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In this April 4, 2015, frame from video provided by Attorney L. Chris Stewart representing the family of Walter Lamer Scott, Scott runs away from city patrolman Michael Thomas Slager, right, in North Charleston, S.C. Slager was charged with murder on Tuesday, April 7, hours after law enforcement officials viewed the dramatic video that appears to show him shooting a fleeing Scott several times in the back. (AP Photo/Courtesy of L. Chris Stewart)Uncredited/The Associated Press

If we needed further evidence that all police officers should be required to wear body-mounted cameras, the latest deadly shooting of an unarmed black man after a routine traffic stop in North Charleston, S.C., ought to be more than enough.

Walter Scott, 50, was felled by five shots as he ran from a police officer who went for his gun rather than give chase. He handcuffed the fatally wounded man on the ground, called for assistance and then went back to pick up an object and drop it beside the victim.

We know these details only because a bystander captured it all on his cellphone camera. It was the release of that video that prompted city officials to fire the officer, Michael Thomas Slager, and charge him with murder on Tuesday.

It's hardly the first time citizens with cameras have exposed police actions that otherwise would have never come to light. Among the more notorious interactions caught on film were the assault on Rodney King in Los Angeles in 1991, the fatal tasering of Robert Dziekanski by RCMP officers at Vancouver International Airport in 2007 and the choking death of Eric Garner in Staten Island last year.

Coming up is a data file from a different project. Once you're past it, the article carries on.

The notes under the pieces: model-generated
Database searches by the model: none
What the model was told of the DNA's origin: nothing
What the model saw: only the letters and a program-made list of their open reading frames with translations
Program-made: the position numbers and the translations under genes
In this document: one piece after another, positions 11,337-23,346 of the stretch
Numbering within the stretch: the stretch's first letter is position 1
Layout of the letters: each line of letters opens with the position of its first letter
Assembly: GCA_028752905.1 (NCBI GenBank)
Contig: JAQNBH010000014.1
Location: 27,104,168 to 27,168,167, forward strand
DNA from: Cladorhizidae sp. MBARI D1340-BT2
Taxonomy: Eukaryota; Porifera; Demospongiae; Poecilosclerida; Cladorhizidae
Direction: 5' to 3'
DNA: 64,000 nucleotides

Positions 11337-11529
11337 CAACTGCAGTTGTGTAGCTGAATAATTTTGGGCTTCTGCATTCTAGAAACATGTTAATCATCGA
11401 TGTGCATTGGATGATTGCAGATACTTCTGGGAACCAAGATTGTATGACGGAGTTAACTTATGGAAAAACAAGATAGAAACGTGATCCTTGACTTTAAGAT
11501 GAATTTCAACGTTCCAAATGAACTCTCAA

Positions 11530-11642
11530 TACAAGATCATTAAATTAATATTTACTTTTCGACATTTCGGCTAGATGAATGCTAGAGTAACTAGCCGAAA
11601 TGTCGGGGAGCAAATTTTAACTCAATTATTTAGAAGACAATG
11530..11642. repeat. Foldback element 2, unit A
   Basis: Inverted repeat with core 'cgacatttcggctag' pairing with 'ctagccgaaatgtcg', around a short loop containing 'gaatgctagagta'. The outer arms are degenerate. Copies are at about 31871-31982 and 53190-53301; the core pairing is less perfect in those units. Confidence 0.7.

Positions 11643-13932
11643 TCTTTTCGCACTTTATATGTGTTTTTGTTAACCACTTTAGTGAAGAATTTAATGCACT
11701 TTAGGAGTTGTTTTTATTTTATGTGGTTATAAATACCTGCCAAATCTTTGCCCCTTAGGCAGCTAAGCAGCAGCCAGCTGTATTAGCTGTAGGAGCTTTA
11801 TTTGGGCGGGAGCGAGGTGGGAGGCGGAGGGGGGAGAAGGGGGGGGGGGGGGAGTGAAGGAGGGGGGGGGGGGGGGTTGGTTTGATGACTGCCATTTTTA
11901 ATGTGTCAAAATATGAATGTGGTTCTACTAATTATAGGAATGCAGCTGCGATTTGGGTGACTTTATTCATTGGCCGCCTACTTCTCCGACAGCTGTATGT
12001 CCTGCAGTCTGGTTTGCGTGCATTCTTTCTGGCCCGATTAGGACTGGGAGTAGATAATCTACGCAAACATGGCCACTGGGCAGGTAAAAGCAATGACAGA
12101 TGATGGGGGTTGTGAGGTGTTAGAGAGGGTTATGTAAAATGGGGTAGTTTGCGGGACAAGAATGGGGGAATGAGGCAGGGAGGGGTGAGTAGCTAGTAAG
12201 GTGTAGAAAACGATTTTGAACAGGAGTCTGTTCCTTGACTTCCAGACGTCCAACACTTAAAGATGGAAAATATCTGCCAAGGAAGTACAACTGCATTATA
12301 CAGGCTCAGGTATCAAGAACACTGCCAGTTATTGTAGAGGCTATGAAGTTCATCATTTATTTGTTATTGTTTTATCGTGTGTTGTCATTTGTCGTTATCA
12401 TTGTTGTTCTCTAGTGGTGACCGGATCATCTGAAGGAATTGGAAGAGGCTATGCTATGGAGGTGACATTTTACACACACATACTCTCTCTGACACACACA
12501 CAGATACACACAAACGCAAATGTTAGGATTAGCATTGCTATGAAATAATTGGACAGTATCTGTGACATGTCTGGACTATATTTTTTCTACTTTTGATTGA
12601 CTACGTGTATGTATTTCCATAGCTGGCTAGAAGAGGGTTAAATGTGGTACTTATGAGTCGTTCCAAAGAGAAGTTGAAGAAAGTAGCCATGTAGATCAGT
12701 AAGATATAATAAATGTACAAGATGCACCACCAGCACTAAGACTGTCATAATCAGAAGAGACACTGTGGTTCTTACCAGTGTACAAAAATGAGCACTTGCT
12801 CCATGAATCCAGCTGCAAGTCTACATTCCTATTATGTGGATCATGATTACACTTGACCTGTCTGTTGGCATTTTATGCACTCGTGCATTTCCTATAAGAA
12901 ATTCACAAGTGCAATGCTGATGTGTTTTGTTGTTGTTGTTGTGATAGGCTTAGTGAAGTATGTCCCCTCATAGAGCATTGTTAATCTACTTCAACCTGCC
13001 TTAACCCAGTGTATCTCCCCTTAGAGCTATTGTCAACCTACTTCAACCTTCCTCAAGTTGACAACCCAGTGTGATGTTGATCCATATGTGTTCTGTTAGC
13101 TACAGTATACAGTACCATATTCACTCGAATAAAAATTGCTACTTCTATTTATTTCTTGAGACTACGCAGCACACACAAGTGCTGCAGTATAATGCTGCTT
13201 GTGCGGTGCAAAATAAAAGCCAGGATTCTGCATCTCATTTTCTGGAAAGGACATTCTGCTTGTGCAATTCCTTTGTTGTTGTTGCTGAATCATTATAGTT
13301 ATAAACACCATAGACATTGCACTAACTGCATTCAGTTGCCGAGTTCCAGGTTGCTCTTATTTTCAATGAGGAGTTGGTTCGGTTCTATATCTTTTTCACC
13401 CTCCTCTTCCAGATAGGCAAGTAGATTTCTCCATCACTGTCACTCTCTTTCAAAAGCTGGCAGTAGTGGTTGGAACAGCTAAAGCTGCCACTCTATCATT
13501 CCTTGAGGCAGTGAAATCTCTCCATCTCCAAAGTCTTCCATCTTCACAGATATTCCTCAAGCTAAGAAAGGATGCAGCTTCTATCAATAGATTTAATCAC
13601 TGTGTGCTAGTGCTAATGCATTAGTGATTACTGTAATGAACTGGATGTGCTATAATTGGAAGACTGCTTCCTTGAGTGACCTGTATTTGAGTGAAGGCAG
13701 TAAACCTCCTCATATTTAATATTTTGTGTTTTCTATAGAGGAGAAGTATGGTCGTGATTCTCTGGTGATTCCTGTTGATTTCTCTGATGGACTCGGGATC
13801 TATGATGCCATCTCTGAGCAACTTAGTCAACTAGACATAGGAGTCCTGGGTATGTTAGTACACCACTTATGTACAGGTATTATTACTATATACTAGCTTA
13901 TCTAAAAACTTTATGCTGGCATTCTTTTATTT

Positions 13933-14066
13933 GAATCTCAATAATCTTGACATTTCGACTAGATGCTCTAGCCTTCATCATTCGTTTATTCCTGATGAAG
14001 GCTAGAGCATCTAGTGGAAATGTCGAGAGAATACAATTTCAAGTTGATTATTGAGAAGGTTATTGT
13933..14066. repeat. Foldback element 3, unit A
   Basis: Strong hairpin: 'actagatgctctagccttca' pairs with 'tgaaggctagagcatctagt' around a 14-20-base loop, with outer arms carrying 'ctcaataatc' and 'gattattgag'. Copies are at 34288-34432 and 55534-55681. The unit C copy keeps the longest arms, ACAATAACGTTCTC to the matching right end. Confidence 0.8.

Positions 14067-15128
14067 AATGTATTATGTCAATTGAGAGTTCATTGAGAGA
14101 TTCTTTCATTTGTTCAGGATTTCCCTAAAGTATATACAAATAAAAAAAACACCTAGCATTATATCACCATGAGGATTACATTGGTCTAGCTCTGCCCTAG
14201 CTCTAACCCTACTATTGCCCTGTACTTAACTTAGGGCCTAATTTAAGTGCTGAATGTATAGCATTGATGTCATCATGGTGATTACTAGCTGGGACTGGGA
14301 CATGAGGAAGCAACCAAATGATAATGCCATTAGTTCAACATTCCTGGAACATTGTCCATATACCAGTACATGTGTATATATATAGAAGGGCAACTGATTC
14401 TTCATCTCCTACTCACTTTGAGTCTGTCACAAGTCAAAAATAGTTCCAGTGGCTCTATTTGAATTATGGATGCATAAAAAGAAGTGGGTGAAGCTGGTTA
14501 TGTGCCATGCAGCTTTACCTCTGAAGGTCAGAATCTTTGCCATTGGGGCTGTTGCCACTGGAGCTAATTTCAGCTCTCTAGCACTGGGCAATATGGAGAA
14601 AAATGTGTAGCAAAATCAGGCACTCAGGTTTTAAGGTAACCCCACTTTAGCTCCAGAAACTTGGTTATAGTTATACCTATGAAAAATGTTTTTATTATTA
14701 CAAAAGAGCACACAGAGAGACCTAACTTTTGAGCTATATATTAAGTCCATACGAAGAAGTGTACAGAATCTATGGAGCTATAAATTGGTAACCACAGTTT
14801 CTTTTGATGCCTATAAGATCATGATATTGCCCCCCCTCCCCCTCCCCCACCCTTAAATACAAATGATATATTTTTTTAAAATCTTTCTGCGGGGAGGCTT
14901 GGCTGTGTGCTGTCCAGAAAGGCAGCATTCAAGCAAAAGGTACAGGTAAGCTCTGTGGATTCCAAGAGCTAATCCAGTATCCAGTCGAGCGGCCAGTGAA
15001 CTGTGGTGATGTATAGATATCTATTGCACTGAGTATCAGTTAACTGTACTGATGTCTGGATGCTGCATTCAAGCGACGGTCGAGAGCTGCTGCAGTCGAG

Imagine how many more instances of unrestrained force go unrecorded. That leaves the justice system, in the case of deaths where there are no eyewitnesses, with only the police version of events. In the absence of contradictory evidence, police tend to be believed.

In the latest shooting, the officer claimed he fired in self-defence because he felt threatened, after Mr. Scott allegedly attempted to grab his taser. A police statement after the incident initially relied on this version of then events. The video shows that story was fiction.

If police were wearing cameras, an officer tempted to lose his cool might behave differently. A study of camera use by the Rialto, Calif., police department showed a marked drop in the number of incidents involving use of force – and also a drop in complaints against police. Being on camera helped officer and citizen alike.

As a result of this latest incident, the mayor of North Charleston has now ordered all of the city's cops to start wearing cameras. Many U.S. police departments already put cameras on cops. And last year, an inquiry by former Canadian Supreme Court justice Frank Iacobucci called for the same. Several Canadian police departments are already running pilot projects. It's time to roll cameras out on all Canadian officers.

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